Presented on Blu-ray from a brand new 4K digital restoration from the 35mm original camera negative, with uncompressed monaural soundtrack and an alternate uncompressed stereo soundtrack remastered with creative input from Isaac Hayes III, SHAFT  is one of the year’s best Home Entertainment releases. The Blu-ray release features beautifully restored video, wonderfully crisp, clean audio and a whole range of special features and archive material making it an absolute must have for fans and collectors alike.



One of the most heartbreakingly beautiful films the cinema has seen, Vittorio De Sica’s superb UMBERTO D. sits alongside the filmmaker’s other works Bicycle Thieves (1948) and Miracle in Milan (1951) as one of the all time great masterpieces of the Italian neorealist movement, and joins The Criterion Collection in an exceptional Blu-ray release.

The film follows an elderly pensioner as he strives to make ends meet during Italy’s postwar economic recovery. Alone except for his dog, Flike, Umberto struggles to maintain his dignity in a city where human kindness seems to have been swallowed up by the forces of modernization. His simple quest to satisfy his basic needs—food, shelter, companionship—makes for one of the most heartbreaking stories ever filmed, and an essential classic of world cinema.



Having been available in the US since 2011, The Criterion Collection’s Blu-ray edition of Charlie Chaplin’s biting, controversial masterpiece THE GREAT DICTATOR finally joins the Criterion UK line-up

In the film, Chaplin offers both a cutting caricature of Adolf Hitler and a sly tweaking of his own comic persona. Chaplin, in his first pure talkie, brings his sublime physicality to two roles: the cruel yet clownish “Tomainian” dictator and the kindly Jewish barber who is mistaken for him. Featuring Jack Oakie and Paulette Goddard in stellar supporting turns, The Great Dictator, boldly going after the fascist leader before the U.S.’s official entry into World War II, is an audacious amalgam of politics and slapstick that culminates in Chaplin’s famously impassioned speech.

Presented on Blu-ray from a high-definition digital restoration taken from a combination of a 35mm fine-grain master positive and a 35mm duplicate negative, and with an uncompressed monaural soundtrack restored from the original sound negative, this stunning release features truly amazing video and audio and some really brilliant special features and supplements.



Shot on location in glorious Technicolor, David Lean’s tender and beautiful film, SUMMERTIME – said to be his personal favourite of all his films – stars Katharine Hepburn in a superb, OSCAR-nominated performance as a lonely and vulnerable middle-aged American tourist heading off on summer vacation for a lifelong dream trip to Venice.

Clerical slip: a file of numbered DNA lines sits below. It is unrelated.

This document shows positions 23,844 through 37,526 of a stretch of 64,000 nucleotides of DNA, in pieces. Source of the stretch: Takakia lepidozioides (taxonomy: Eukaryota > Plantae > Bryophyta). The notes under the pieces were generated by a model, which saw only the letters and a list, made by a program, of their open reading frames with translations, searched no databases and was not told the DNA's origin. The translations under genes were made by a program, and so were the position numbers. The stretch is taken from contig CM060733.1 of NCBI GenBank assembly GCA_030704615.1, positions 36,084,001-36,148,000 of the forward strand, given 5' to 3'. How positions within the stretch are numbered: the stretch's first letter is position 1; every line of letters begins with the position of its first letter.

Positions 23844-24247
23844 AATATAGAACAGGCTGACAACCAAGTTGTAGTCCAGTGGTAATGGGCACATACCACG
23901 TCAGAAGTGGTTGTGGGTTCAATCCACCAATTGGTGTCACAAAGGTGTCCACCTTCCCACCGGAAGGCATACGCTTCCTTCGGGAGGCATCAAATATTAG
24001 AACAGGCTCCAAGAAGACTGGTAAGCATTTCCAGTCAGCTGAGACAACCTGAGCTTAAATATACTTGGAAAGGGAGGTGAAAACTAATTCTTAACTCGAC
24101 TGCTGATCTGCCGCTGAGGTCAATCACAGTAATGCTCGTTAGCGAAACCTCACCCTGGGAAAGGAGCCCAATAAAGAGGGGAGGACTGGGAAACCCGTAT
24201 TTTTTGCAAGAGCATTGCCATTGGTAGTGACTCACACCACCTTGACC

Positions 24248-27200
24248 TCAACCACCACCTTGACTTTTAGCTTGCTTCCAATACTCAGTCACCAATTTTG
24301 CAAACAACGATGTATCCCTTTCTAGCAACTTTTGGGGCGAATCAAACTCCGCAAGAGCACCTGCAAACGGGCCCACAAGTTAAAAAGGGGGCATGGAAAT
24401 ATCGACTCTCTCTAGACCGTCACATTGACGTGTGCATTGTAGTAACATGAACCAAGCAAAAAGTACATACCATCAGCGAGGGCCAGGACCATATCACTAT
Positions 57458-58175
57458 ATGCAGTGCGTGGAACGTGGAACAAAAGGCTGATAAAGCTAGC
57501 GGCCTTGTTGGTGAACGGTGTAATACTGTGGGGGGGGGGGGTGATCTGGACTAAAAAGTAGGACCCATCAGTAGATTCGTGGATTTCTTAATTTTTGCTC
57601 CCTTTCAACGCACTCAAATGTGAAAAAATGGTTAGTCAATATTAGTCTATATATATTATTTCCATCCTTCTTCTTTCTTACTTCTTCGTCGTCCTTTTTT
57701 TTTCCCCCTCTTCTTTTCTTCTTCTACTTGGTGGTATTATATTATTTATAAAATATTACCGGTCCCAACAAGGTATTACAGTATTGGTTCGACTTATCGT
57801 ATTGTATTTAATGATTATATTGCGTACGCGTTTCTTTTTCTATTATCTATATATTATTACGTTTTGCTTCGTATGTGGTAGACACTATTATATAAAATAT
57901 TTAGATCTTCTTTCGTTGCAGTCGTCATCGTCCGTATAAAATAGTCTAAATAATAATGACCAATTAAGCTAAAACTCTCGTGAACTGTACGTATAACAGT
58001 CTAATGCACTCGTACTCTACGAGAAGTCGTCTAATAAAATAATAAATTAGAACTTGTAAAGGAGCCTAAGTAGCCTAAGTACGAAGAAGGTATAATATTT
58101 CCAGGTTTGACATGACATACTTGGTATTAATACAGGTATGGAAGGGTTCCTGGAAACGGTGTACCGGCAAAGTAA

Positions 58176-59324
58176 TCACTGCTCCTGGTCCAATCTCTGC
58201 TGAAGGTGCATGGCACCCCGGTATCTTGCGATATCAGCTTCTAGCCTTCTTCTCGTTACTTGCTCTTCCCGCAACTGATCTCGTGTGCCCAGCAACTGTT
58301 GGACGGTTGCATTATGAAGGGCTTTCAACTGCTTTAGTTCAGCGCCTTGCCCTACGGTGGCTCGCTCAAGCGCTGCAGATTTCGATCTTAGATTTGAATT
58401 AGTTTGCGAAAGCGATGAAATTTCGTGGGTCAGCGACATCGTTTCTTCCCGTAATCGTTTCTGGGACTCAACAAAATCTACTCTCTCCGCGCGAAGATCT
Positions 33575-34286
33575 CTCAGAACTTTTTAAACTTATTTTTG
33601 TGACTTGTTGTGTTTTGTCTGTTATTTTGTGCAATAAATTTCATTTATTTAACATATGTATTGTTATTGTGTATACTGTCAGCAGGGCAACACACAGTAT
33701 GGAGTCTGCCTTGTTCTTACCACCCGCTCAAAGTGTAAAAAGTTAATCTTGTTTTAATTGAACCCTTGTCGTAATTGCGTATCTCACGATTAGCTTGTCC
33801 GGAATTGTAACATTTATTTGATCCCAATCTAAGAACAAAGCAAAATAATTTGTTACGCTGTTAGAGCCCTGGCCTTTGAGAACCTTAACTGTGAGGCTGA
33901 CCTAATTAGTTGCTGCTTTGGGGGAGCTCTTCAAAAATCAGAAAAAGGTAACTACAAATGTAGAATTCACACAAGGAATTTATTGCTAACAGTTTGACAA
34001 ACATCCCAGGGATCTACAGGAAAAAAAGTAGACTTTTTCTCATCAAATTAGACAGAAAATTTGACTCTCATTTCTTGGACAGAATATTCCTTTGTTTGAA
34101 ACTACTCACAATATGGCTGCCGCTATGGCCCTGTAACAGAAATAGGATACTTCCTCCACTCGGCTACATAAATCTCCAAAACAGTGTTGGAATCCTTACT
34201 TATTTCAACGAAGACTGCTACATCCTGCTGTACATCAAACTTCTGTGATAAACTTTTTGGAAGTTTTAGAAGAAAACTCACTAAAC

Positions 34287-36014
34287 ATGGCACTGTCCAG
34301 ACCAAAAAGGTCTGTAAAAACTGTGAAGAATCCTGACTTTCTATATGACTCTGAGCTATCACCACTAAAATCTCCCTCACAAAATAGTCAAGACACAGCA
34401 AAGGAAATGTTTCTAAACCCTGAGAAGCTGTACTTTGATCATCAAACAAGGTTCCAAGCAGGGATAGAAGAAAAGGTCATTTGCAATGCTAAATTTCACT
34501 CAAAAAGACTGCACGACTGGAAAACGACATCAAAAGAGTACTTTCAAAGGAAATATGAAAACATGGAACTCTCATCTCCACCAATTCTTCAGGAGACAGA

SUMMERTIME With this sublimely bittersweet tale of romantic longing, director David Lean left behind the British soundstage to capture in radiant Technicolor the sun-splashed glory of Venice at the height of summer. In a tour de force of fearless vulnerability, Katharine Hepburn portrays the conflicting emotions that stir the heart of a lonely, middle-aged American tourist who is forced to confront her insecurities when she is drawn into a seemingly impossible affair with a charming Italian shopkeeper (Rossano Brazzi) amid the ancient city’s canals and piazzas. Lean’s personal favorite among his own films, Summertime is an exquisitely tender evocation of the magic and melancholy of a fleeting, not-quite-fairy-tale romance.

SUMMERTIME is presented on Blu-ray from a new 4K digital restoration, sourced from the original 35mm negative, and it is a HUGE upgrade on the now very old and very dated Criterion DVD release. Alongside the beautiful, newly restored video presentation, the lossless LPCM 1.0 audio track is again very clean and sounds remarkably crisp given the age of the film.

CLICK HERE TO READ OUR FULL REVIEW OF SUMMERTIME



The great Leo McCarey directed some of the finest films of the 1930s, 40s and even 50s, with the likes of Duck Soup (1933), Make Way for Tomorrow (1937), Best Picture OSCAR winner The Awful Truth (1937), and Best Picture OSCAR winner Going My Way (1944), as well as the achingly beautiful and moving LOVE AFFAIR (1939), arguably the finest romantic film ever made and later remade by McCarey himself as the much better known, An Affair To Remember (1957).

Golden-age Hollywood’s humanist master Leo McCarey brings his graceful touch and relaxed naturalism to this sublime romance, one of cinema’s most intoxicating tear-wringers. Irene Dunne and Charles Boyer are chic strangers who meet and fall in love aboard an ocean liner bound for New York. Though they are both involved with other people, they make a pact to reconnect six months later at the top of the Empire State Building—until the hand of fate throws their star-crossed affair tragically off course. Swooning passion and gentle comedy coexist in perfect harmony in the exquisitely tender Love Affair (nominated for six Oscars), a story so timeless that it has been remade by multiple filmmakers over the years—including McCarey himself, who updated it as the no less beloved An Affair to Remember.

LOVE AFFAIR is presented on Blu-ray from a new 4K digital restoration by The Museum of Modern Art and Lobster Films, with uncompressed monaural soundtrack on the Blu-ray. It is yet another outstanding release from Criterion featuring truly amazing video and solid, well-restored audio given the age of the film and the source elements. Surely it’s the definitive edition of this wonderful film.